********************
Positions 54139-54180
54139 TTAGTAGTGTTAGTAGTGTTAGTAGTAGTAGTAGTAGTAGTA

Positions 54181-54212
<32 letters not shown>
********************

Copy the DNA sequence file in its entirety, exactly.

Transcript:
Positions 54139-54180
54139 TTAGTAGTGTTAGTAGTGTTAGTAGTAGTAGTAGTAGTAGTA

Positions 54181-54212
<32 letters not shown>